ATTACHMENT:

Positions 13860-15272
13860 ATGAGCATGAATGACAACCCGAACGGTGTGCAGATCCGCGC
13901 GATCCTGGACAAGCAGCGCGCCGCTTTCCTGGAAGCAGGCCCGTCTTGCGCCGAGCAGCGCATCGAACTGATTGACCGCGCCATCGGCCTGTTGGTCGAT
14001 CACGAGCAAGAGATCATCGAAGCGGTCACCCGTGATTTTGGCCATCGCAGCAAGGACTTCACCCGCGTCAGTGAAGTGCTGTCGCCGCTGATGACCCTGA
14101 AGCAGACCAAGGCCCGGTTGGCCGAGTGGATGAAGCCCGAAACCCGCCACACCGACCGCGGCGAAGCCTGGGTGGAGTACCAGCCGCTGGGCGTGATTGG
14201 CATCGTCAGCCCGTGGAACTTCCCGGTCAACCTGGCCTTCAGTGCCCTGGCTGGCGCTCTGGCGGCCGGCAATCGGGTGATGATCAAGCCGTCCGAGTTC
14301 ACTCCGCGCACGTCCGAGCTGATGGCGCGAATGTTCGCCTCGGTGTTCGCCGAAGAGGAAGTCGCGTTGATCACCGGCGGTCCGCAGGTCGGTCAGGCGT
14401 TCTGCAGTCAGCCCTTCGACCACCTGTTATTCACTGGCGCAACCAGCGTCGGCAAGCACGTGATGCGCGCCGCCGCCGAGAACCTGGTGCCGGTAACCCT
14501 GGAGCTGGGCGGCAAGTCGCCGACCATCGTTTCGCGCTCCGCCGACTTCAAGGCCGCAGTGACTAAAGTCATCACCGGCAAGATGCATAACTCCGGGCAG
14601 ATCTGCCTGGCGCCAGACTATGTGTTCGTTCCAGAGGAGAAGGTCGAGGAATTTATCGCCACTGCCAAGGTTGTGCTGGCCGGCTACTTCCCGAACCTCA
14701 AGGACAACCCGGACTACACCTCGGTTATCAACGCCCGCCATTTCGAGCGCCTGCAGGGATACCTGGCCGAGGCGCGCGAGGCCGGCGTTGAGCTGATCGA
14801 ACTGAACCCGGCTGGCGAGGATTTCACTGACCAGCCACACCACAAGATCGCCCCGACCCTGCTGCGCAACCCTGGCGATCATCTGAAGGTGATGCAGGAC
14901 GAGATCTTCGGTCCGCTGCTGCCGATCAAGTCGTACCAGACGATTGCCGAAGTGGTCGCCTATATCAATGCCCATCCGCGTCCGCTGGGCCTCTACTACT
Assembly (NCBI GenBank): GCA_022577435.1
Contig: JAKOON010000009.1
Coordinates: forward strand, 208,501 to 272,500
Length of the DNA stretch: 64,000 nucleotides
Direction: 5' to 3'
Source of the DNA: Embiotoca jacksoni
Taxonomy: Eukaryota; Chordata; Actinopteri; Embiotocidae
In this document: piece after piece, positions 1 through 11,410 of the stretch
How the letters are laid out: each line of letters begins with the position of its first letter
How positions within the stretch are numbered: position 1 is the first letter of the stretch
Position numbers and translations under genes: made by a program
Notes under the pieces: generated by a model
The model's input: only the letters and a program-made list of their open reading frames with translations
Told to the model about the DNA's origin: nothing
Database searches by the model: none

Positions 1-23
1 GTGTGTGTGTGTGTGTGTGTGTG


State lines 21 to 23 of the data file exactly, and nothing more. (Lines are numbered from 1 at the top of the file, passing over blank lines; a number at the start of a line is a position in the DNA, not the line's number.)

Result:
In this document: piece after piece, positions 1 through 11,410 of the stretch
How the letters are laid out: each line of letters begins with the position of its first letter
How positions within the stretch are numbered: position 1 is the first letter of the stretch